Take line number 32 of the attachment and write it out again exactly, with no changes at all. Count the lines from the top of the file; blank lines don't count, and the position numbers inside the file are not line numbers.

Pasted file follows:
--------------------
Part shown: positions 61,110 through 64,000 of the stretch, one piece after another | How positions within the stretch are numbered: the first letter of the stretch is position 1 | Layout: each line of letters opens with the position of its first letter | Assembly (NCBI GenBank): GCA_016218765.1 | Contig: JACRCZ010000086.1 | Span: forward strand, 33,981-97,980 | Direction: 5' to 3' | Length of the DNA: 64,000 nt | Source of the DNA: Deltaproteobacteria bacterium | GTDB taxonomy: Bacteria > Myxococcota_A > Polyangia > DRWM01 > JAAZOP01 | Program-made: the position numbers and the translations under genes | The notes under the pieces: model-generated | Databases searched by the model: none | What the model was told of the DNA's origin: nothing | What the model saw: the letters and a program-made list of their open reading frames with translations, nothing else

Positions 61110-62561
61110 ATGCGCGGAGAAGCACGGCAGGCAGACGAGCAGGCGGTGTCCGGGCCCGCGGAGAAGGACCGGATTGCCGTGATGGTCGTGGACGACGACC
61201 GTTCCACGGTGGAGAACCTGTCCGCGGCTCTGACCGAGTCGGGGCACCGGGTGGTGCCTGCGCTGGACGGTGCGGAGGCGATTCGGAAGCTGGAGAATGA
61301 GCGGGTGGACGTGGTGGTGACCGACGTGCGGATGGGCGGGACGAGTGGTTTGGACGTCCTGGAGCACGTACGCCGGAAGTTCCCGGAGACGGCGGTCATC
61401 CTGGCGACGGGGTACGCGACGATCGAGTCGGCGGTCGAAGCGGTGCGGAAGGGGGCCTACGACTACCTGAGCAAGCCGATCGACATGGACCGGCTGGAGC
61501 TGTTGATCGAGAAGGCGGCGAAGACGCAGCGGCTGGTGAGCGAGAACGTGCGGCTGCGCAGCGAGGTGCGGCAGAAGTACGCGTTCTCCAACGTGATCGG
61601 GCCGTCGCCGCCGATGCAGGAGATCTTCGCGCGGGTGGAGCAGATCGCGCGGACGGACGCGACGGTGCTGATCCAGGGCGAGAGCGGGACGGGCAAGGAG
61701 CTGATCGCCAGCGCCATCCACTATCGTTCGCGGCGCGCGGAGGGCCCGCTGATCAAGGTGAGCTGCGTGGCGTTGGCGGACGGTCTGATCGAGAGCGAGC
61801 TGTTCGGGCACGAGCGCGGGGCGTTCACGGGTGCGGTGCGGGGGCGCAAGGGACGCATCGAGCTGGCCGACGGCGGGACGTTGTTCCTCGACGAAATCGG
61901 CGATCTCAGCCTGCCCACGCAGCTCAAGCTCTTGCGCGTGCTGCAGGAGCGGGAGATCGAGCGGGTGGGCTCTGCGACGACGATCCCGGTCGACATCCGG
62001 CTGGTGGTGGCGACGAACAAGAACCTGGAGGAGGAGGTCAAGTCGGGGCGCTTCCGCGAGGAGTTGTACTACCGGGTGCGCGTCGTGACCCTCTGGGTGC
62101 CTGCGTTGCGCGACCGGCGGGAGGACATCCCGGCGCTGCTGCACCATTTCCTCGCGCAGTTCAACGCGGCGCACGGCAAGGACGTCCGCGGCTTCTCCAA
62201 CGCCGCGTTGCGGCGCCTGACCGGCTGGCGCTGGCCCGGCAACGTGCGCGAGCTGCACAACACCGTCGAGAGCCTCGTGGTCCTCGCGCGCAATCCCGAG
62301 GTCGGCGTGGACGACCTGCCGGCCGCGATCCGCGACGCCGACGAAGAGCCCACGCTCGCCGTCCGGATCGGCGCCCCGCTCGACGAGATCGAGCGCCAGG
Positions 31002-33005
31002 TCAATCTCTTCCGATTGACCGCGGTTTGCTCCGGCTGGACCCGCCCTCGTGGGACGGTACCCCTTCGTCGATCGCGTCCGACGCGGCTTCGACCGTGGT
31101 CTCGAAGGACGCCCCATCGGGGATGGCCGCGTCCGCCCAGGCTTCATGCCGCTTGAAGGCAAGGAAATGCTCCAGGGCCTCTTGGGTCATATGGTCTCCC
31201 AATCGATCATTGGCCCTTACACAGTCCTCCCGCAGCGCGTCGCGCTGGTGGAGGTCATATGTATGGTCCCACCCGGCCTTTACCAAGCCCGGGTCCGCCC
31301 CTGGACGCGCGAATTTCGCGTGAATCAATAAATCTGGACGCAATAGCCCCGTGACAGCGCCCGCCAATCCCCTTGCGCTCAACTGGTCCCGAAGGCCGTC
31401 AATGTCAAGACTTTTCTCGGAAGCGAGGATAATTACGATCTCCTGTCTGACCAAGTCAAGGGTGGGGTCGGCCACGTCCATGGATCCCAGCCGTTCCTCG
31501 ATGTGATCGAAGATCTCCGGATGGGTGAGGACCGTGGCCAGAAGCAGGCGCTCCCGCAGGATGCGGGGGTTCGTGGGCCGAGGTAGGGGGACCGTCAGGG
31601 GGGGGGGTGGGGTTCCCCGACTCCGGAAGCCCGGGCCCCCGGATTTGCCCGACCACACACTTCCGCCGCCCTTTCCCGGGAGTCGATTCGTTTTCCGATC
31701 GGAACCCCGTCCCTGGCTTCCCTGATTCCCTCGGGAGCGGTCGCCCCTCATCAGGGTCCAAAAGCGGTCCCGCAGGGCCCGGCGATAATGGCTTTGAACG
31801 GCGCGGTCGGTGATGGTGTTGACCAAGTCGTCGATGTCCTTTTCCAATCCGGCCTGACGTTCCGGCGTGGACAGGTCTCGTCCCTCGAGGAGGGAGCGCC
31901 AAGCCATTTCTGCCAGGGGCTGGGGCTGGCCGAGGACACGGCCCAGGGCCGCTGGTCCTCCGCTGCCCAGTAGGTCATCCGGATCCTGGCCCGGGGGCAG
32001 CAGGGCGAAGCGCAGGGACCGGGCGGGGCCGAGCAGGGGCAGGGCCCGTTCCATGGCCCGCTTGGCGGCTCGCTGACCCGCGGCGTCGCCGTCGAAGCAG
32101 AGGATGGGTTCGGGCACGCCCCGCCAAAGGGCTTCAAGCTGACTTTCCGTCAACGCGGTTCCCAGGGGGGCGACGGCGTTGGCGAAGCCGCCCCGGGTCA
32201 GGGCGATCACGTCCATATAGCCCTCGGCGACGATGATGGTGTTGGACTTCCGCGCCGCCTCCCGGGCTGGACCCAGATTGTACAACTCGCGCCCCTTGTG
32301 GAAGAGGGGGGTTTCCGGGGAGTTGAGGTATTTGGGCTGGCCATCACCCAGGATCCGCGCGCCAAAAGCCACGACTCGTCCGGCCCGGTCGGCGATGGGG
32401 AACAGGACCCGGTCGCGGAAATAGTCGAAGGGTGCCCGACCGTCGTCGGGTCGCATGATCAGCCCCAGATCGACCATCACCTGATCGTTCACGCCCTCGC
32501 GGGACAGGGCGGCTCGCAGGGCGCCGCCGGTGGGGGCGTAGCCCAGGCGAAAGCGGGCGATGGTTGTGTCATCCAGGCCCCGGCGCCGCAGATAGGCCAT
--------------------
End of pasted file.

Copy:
32501 GGGACAGGGCGGCTCGCAGGGCGCCGCCGGTGGGGGCGTAGCCCAGGCGAAAGCGGGCGATGGTTGTGTCATCCAGGCCCCGGCGCCGCAGATAGGCCAT